<blockquote class="twitter-tweet" data-lang="en-gb"><p lang="en" dir="ltr">We pushed out a poll in our newsletter, &#39;Is the Smart Hat a good idea?&#39; You told us to kill it with fire. <a href="https://twitter.com/hashtag/sbscycling?src=hash&amp;ref_src=twsrc%5Etfw">#sbscycling</a> <a href="http://t.co/DJZSf2OJGp">pic.twitter.com/DJZSf2OJGp</a></p>&mdash; CyclingCentral (@CyclingCentral) <a href="https://twitter.com/CyclingCentral/status/540007491409412097?ref_src=twsrc%5Etfw">3 December 2014</a></blockquote>

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3: They Should Stick to the Bike Paths

Cyclists are always being told that they should “stick to the bike paths”. Unfortunately though, parts of Brisbane don't have a good network of bike paths. There are some great bike paths in Brisbane, but certainly not enough to be able to traverse across the city for all necessary daily activities. Most cyclist routes get designed for recreational activities and not practicality.

Photo: Bicycle Dutch

4: Bike Paths Cost a Fortune

According to the Australian Cyclists Party, (ACP) State and Territory governments only dedicate 0.6% of their road-related expenditure on cyclist related projects. This means that bike paths and related infrastructure are clearly not a drain on the public purse, plus they help reduce the costs of accidents involving cyclists.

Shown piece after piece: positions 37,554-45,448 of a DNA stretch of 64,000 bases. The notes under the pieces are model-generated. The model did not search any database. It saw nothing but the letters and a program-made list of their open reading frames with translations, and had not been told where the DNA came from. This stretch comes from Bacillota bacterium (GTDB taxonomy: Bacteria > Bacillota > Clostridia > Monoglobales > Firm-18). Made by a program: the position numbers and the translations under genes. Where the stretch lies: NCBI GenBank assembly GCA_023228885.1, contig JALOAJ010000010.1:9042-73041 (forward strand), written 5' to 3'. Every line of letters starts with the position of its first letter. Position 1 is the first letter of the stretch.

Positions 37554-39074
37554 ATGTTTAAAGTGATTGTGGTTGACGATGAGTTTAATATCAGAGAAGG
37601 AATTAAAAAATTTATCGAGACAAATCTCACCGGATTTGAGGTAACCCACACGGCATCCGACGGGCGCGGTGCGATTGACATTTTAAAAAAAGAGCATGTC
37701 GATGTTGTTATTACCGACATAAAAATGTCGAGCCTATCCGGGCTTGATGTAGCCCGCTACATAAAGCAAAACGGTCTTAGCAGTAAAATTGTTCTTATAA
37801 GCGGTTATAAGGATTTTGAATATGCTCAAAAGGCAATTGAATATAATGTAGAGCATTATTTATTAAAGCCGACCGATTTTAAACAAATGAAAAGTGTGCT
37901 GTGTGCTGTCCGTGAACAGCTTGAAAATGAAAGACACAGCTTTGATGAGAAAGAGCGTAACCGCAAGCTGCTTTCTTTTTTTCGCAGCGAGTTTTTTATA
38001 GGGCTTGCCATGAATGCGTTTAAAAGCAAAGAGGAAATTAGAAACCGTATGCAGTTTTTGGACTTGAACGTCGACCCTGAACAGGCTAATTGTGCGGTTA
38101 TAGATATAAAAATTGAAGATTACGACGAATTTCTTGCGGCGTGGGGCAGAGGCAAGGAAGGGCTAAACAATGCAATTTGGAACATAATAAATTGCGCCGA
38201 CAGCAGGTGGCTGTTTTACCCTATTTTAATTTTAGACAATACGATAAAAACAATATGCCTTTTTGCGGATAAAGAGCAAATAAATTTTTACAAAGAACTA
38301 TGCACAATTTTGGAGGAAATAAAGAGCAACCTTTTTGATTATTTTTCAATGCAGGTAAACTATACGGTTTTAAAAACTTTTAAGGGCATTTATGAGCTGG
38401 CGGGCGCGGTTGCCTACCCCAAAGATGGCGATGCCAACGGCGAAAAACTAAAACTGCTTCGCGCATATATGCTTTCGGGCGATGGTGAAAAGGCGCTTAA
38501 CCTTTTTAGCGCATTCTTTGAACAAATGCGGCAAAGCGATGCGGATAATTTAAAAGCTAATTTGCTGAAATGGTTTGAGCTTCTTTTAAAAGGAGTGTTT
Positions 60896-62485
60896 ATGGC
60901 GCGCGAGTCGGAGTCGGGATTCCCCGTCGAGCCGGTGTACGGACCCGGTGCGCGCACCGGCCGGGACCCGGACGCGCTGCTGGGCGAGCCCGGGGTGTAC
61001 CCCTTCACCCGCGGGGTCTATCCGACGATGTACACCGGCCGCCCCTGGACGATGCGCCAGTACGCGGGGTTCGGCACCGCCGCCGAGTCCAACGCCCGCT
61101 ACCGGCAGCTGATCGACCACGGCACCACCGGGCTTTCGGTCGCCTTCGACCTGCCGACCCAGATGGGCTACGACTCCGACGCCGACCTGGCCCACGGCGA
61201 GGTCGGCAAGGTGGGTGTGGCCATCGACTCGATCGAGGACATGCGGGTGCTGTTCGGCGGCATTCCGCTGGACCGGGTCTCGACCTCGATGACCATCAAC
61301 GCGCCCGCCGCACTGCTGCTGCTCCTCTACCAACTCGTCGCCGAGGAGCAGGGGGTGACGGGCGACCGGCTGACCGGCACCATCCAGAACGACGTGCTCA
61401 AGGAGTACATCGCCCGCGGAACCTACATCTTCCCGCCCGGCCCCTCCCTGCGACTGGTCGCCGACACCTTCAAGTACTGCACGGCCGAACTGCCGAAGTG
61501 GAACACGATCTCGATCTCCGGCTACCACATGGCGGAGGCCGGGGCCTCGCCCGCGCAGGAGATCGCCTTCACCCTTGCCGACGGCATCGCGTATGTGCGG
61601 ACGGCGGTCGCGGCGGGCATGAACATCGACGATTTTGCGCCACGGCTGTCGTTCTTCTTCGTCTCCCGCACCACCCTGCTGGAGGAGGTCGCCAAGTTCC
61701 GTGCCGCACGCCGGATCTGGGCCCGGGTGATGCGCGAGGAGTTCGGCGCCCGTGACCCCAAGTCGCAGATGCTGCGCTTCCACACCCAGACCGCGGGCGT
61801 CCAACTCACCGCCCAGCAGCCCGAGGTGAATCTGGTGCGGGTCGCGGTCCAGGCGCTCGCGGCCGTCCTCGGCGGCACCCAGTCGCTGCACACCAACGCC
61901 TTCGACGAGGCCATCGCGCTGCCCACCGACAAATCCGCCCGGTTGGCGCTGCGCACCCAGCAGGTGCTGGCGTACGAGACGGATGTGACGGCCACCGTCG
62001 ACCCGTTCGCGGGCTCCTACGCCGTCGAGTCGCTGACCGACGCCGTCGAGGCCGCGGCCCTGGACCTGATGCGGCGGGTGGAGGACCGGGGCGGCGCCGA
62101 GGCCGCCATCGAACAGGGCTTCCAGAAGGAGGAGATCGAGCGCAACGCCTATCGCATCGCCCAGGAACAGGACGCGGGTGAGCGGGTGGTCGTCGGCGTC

<blockquote class="twitter-tweet" data-lang="en-gb"><p lang="en" dir="ltr">Oh the irony! Today&#39;s <a href="https://twitter.com/dailytelegraph?ref_src=twsrc%5Etfw">@dailytelegraph</a>  online. &quot;Rip up the bike paths&quot; next to we need &quot;bike tracks near businesses&quot; <a href="http://t.co/iTkxmzD4Ms">pic.twitter.com/iTkxmzD4Ms</a></p>&mdash; Bicycle NSW (@BicycleNSW) <a href="https://twitter.com/BicycleNSW/status/534164188885954560?ref_src=twsrc%5Etfw">17 November 2014</a></blockquote>

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5: They Cause Road Accidents

Bike that was hit by a 4WD in Mascot, NSW

A common complaint from bike-bashers is that cyclists cause accidents. However, a study by Adelaide University's Centre for Automotive Safety Research found that 79% of accidents between cyclists and cars are attributable to the driver of the car. The study also found that hospitalisation of cyclists following accidents has risen by 5.4% from 2001 to 2010. This means that it is becoming increasingly more dangerous for cyclists to share the roads with motorists. For those trying to seek the health benefits of cycle commuting, this is not good news. Ultimately the cyclist vs. motorist argument is like any other. Each side doesn’t understand where the other is coming from. There are several battles that cyclists are trying to fight to claim a safer cycling environment.  As motorists, the best we can do is to try and share our roads safely and securely with everyone who wants to use them.

It's a hot topic - let us know your opinion in the comments.

Disclaimer: This is an opinion piece, views are those of the author and editors, not the firm.

Rosie Kirby
Rebecca Earl

I am a fourth year student at the Queensland University of Technology, studying a dual degree in Law and Journalism.